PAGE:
The Autonomous Play Activity
A five-day intensive workshop which delves into the topic of the development of free play, including its many, often overlooked, stages. This workshop provides credit to certification as a Pikler® Pedagogue for parents and educators of young children.
The Autonomous Play Activity (ages 0 to 3)
This intensive course is designed for those who would like to acquire knowledge, and be informed by pedagogues who work at the Pikler® Institute, where Dr. Emmi Pikler worked.
Participants will deepen their understanding about early childhood education through studying our most important pedagogical principles, learning about everyday experiences with children, and also through hearing about the results of research carried out by the Pikler® Institute.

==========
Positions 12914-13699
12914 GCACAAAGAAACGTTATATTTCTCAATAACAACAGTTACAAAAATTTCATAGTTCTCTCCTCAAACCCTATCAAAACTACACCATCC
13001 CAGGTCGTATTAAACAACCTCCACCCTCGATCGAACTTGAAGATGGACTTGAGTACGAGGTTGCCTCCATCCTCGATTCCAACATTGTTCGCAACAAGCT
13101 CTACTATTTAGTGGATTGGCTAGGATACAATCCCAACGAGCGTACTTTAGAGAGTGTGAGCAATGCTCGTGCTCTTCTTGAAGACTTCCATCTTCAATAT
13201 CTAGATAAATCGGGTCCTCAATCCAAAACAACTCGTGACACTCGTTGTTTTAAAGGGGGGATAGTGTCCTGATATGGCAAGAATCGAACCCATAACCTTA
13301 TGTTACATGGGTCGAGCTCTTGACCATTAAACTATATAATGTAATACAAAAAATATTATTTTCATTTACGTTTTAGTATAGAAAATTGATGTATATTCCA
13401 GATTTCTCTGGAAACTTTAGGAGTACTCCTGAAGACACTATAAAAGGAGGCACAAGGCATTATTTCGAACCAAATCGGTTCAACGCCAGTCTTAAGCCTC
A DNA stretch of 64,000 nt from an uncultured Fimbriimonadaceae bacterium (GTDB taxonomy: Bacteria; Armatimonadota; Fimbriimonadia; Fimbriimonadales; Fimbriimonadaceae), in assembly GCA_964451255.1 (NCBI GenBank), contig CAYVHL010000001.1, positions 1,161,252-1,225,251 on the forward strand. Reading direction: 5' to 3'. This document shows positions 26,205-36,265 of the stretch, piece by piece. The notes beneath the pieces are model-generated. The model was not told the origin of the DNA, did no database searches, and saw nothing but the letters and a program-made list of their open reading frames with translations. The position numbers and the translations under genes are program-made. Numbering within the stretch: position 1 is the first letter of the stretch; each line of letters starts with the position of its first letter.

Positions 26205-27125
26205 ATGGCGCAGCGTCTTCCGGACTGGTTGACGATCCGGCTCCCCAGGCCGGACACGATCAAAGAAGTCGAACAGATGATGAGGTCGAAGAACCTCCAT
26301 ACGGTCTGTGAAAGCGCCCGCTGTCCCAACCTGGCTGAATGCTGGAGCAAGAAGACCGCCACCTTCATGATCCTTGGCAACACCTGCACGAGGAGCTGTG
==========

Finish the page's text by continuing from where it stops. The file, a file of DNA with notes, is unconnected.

The topics will be elaborated by presenting core materials from the Institute. The results of research and practical experience, the opportunity to watch and analyse photos and video footage, accounts of personal practice and discussion of the questions raised by participants will all be included.
This course will be presented by two members of the “Pikler® team” – Andrea Szőke and Jutka Kelemen.
During this course, we will discuss Dr. Emmi Pikler’s original ideas regarding infants’ competencies in their autonomous activity. How do infants’ and toddlers’ self-initiated play activity contribute to their well-being and development? Through research data, photos and video footage of the Pikler® Institute, we will delve into the topic of the development of free play, including its many, often overlooked, stages.
Participants will also learn the role of the adult in supporting the infant’s and the toddler’s self-initiated play activity and the environment, as well as materials needed in each phase of development.
• The beginning of infant’s play activity
• Development of thinking and playing
• The infant’s attention during play
• Autonomous activity in the parent-child group
• Organising the conditions of free play and movement in the day-care centre
• How the caregiver supports children’s play